ern algebra, prepared the way in which, were to follow with giant steps, making themselves illustrious, Descartes, Fermat, Pascal, and finally Newton. — Translated for The Popular Science Monthly from La Nature.
|BIRDS' JUDGMENTS OF MEN.|
By M. CUNISSET-CARNOT.
WE put animals under all sorts of contributions, taking even their lives for our necessities, pleasure, and caprice, without once considering what their views may be of our proceedings or of us, or whether they have any views. We need not doubt that they have views, and some very definite ones. Mute witnesses of our lives, they examine, observe, and judge us; and some judge with a marvelous accuracy.
Birds, in particular, are all the time fluttering around us; they witness all our motions, interpret all our gestures, and very quickly form a perfectly just opinion of our character. The selection exercised by swallows has been remarked — they are said never to build their nests, except in quiet houses — and the prudence of the crow, which readily marks the difference between a harmless pedestrian and a hunter, and always keeps itself out of reach of the sportsman's gun, is well recognized. The accuracy of the observation of birds goes beyond this ordinary sagacity, and I am convinced that those birds which reside near man utilize for their advantage, security, or pleasure a multitude of very complete, fine, and judicious remarks which they make concerning their dangerous neighbor. I will tell here of two recent examples as a contribution to the study of theof birds.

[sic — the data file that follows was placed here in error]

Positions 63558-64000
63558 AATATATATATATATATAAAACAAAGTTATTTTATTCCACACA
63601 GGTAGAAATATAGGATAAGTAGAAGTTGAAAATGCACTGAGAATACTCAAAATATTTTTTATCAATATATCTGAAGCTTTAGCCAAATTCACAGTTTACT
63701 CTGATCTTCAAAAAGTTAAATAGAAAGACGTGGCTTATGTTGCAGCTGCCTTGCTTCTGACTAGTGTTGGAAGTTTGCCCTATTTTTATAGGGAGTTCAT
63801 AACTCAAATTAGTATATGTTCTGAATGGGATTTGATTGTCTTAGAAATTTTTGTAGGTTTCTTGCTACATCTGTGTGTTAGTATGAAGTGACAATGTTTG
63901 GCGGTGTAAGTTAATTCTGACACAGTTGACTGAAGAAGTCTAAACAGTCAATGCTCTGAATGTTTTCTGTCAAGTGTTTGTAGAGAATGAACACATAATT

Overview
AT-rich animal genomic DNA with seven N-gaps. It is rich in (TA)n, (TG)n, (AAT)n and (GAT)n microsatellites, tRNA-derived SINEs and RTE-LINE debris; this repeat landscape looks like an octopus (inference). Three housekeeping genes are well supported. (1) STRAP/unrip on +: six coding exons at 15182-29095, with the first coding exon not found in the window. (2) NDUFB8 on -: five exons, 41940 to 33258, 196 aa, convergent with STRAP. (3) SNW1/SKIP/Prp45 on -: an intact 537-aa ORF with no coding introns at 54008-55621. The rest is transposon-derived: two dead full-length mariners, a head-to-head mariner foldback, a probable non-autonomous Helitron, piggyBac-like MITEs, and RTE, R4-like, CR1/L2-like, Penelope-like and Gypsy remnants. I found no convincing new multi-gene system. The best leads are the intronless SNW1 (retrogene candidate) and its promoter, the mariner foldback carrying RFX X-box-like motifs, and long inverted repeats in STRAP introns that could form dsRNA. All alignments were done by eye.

The house I live in is situated in a faubourg of Dijon, in the midst of a garden surrounded by other gardens. The quarter is a chosen haunt of birds — nightingales, warblers, tomtits, finches, redthroats, wrens, etc., are abundant, besides the innumerable and undisciplinable army of sparrows. All the people of the house profess for the inhabitants of the garden feelings of the highest sympathy, which are manifested in numerous good ways by bathing-troughs judiciously placed in the shadows of thickets, various seeds put in good places where they will be found, by leaving the nests in absolute solitude, etc. There result such a cordiality and security of relation between our birds and us that the former sometimes manifest a familiarity in our quarters exceeding the limits of good taste.
Some time ago, the weather being pleasant, although it was as yet but little after six o'clock in the morning, I was working with